Number size and place value

Place value is heavily linked to relative size.  Here are some good things to try with your kids:

• Take note of larger numbers as they occur (e.g. house numbers, page numbers in books).  Encourage your child to read the numbers and talk about other ways they could have been written.
• Talk about numbers whenever opportunities arise.  Ask questions such as “Which is bigger/smaller/the same/different?”
• Encourage students to work out how they could pay for something using different combinations of \$100 notes, \$10 notes and \$1 coins.
• Involve your children in decision making about buying furniture.  Look at prices for furniture/electric goods in catalogues and talk about which is more expensive (e.g. when considering buying a new microwave or tv or fridge…).  Have students tell you what the price is.  Cut out the pictures with the prices, and order them from the cheapest to the most expensive, and then write their good and bad points underneath.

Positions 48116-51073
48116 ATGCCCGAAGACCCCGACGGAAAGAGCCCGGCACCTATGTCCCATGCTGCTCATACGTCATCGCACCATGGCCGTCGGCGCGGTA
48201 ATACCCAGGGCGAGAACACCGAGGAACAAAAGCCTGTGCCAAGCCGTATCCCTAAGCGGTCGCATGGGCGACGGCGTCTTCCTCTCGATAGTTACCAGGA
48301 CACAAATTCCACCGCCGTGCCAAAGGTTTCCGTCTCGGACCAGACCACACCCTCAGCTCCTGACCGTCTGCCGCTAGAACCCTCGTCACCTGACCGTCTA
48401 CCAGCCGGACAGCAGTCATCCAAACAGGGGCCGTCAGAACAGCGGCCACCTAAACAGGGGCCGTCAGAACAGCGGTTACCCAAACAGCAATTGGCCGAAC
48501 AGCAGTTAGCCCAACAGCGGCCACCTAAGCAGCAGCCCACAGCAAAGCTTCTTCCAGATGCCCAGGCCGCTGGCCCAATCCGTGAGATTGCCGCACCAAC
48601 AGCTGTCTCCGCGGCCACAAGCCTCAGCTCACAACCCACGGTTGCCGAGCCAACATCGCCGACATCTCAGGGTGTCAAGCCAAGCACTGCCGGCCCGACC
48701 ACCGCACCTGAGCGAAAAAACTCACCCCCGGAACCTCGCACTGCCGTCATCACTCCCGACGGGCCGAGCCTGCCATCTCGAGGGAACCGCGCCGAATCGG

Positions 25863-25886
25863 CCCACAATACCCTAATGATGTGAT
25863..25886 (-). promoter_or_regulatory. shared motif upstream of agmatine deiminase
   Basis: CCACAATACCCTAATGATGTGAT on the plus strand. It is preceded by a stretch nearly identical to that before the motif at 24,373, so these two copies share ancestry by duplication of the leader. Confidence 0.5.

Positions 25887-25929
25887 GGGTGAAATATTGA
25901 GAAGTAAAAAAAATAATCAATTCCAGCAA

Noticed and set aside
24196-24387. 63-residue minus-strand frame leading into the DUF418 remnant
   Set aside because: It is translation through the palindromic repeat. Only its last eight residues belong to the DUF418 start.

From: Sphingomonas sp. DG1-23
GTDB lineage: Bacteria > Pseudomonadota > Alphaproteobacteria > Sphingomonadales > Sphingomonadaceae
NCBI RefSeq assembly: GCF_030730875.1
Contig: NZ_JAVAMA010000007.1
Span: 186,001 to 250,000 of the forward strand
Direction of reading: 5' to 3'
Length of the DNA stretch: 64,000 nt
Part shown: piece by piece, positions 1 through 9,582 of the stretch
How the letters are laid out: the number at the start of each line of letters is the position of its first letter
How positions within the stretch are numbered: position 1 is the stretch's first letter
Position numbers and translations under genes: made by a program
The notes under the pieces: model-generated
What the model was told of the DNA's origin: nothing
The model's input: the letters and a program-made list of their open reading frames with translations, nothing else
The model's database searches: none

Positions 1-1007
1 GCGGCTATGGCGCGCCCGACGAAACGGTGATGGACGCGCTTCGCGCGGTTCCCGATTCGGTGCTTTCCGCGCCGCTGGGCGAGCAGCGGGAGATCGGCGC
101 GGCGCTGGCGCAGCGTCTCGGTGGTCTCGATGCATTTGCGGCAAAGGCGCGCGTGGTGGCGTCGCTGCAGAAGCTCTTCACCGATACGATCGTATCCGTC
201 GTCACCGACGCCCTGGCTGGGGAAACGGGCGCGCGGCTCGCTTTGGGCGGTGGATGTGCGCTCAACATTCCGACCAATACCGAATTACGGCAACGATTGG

• Have your children measure amounts of liquids using millimetres (e.g. 250mL, 500mL) and compare which one is the biggest.  Try using smaller measuring instruments to put the total amount together and then compare to check that they are the same amounts (e.g. to make 250mL use a 100mL cup and a 50mL cup: 100mL + 100mL + 50mL = 250mL, then compare it to your original measurement of 250mL to see that they are the same).  This can be done in bath time with different sized measuring cups and jugs.
• Cut up a “hundreds chart” into a jig saw puzzle to do at home.
• Use number lines to examine relative size:  For example talk about house numbers up to 100 as they occur on long streets.